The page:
A few weeks before I moved to Maui for my internship, my best friend and I were walking in the hot Fresno sun and she said to me, “Alyssa, how are you doing with eating?”

She always asked. She loved me so much that she called me out on my sin. She’d follow up with me. I told her how it had gotten really bad; actually I had hit an all time low that summer.

“I’ve been praying that the Lord would bring a mentor into your life when you move to Maui. Someone who will walk you through this to find true healing.”

Her words went deep into my heart and made their home there. Tears pierce my eyes now as I think on how she loved me like Christ. What beauty there is in friendship and accountability.

I began to pray the same thing, and within a month of moving to Maui, the Lord indeed blessed a mentor into my life who radically helped me find freedom from anorexia. She was real. Honest. Authentic. She constantly asked how I was doing. She prayed with me. She brought me to the scriptures to renew my mind. She called me out on the lies I believed. She gave me ideas of good things to eat, to see how many calories I should actually be eating in a day.

Along with her help, the Lord also placed three other girls into my life who I lived, worked, ministered, cooked, drove, and hung out with. We were always together. (Can you say accountability!?) These girls were free. They loved to eat. They enjoyed good food. They showed me how to not fear eating, but rather to give thanks for it. To eat wisely and use mealtime to fellowship and hang out with people. (Where before I ate so many meals alone because I didn’t want anyone to see what I was eating, or not eating.)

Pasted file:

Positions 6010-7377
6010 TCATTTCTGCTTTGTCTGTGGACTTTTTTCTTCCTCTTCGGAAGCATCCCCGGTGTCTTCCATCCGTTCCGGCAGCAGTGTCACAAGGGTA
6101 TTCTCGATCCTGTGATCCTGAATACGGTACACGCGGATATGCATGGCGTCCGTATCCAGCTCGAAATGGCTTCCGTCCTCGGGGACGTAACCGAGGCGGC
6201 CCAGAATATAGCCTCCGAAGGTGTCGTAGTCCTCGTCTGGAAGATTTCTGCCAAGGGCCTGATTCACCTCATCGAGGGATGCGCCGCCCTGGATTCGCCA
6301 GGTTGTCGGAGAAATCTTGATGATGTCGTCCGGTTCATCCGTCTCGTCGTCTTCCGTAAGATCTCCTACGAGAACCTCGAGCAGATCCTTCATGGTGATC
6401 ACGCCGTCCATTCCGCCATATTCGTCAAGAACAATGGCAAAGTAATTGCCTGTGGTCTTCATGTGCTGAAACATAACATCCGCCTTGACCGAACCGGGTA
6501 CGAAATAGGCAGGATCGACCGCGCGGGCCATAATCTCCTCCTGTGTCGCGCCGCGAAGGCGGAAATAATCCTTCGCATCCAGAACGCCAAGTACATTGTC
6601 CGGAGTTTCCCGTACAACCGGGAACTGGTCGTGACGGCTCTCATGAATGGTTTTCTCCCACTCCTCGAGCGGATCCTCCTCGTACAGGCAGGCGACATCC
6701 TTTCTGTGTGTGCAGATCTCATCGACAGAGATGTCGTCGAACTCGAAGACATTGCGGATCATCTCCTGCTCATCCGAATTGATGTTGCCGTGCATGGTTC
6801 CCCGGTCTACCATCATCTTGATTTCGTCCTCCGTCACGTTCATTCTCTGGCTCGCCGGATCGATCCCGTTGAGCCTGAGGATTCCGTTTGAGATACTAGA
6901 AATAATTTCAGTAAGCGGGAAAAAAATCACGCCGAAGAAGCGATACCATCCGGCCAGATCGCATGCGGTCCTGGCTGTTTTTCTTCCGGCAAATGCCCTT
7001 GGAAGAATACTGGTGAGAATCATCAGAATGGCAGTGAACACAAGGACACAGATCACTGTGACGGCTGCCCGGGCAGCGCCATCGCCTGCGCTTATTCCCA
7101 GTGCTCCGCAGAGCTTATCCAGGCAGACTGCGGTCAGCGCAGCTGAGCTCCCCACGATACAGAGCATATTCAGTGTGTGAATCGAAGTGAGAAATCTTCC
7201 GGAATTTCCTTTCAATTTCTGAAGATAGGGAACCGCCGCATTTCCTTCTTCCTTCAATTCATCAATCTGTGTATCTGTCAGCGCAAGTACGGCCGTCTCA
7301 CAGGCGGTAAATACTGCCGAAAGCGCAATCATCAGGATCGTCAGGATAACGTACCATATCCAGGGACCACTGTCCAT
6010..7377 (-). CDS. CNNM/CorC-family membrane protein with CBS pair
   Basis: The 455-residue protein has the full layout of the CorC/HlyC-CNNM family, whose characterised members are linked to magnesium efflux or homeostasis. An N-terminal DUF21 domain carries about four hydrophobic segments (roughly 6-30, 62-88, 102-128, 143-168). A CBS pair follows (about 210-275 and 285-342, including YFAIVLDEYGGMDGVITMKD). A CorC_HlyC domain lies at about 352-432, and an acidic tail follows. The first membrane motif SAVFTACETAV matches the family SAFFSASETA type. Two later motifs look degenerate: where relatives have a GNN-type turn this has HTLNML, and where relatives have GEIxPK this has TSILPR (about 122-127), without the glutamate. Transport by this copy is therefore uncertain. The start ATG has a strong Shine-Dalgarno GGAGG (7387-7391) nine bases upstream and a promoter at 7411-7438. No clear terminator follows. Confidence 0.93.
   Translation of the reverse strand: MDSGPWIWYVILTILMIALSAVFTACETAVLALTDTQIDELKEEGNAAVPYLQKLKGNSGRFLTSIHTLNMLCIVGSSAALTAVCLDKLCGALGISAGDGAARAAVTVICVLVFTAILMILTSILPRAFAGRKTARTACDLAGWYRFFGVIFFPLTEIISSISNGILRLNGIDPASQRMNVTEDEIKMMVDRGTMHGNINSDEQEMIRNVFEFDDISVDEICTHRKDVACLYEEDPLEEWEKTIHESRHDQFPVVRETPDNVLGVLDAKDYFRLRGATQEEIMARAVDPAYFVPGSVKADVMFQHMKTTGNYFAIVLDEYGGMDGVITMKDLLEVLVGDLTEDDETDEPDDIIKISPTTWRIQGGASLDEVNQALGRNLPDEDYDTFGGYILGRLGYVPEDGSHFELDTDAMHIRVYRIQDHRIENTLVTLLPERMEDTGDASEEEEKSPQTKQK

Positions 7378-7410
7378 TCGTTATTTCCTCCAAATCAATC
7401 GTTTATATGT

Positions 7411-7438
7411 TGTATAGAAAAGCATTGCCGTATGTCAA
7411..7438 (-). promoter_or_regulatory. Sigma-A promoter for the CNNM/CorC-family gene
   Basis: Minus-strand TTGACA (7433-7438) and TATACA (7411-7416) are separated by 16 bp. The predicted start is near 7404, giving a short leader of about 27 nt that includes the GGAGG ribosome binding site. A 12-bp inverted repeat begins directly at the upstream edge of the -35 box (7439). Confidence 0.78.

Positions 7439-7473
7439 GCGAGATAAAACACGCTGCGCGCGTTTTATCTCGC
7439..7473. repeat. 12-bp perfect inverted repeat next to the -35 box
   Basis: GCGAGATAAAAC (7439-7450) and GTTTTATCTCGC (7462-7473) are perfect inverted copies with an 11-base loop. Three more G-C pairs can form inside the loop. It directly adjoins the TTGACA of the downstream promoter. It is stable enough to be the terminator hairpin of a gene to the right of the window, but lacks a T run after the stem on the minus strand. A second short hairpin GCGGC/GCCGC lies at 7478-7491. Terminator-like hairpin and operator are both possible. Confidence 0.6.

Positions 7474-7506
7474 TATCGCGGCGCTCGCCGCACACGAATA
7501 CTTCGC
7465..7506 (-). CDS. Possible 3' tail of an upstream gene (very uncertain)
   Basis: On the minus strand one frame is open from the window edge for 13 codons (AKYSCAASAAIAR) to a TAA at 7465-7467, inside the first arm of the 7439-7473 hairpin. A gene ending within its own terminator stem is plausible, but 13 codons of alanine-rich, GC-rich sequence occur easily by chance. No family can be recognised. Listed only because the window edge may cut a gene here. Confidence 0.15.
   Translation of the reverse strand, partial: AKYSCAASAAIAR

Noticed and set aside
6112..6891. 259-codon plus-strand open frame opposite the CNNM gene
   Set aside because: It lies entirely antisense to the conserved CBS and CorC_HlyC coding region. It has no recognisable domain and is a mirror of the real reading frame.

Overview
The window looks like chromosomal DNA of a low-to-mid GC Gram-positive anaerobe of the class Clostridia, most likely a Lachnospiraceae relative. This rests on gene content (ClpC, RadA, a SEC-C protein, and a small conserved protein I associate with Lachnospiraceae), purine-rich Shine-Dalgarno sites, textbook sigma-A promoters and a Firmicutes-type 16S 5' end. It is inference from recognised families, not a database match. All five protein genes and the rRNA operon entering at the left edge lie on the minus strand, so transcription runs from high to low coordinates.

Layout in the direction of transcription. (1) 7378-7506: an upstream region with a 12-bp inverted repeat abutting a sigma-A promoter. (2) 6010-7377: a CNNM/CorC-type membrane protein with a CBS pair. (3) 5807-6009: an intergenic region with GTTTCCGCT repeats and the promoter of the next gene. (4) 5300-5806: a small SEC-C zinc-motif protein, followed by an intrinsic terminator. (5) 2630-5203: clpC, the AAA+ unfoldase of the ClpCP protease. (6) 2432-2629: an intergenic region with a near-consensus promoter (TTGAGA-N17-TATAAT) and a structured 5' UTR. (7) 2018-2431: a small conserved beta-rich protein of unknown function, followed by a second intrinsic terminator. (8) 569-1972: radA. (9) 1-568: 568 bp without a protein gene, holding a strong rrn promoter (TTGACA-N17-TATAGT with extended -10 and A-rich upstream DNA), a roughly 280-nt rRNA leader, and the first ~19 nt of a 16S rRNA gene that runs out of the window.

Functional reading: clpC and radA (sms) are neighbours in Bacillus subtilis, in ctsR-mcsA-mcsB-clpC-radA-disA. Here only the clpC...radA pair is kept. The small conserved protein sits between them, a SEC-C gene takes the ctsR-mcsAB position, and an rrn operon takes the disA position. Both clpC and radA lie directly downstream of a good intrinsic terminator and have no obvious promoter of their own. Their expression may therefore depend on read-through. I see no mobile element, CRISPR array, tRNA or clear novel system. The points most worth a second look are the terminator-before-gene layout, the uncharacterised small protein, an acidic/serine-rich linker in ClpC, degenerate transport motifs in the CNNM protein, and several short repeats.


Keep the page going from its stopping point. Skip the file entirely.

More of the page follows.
My journey with eating was long. But the moment I surrendered, the moment I made it known--brought it to the light--God freed me. He provided people in my life to walk with me--people who cared enough about me that they asked the hard questions. They prayed for me. They ate with me. They carried me when I was too weak to walk on my own. And to these women, I am ever so thankful.

But even more, I am so thankful for our Lord Jesus who loved me so much that He pursued me in my mess and came to my rescue. He didn’t let me stay in the filth of my sin. Yes, it was humbling. Yes, it was hard, and yes sometimes I fell right back into it. But slowly, He loosened my grip and freed me from my desire to control. He set me free. 

Our God is a God who frees us. By His power, we can truly live. I have to be honest with you—I still have to fight. I still have to choose to believe in His truth about my body image, about eating. Some days more than others. But I’m not a slave anymore. I know the truth, and when I am tempted—I know where to run. I have treasured His word in my heart and know how to overcome the lies that Satan and the world and my own flesh throw at me. And when I do fall, or start to realize a lie I am believing, I quickly run to Him, and ask His help, remember the Spirit’s power in me, and can ask others to pray with me. As one who has walked this rugged path, I can assure you:

There is hope.

There is healing.

There is power in the name of Jesus.

There is freedom.

Jesus came to set us free.

Are you free, beloved?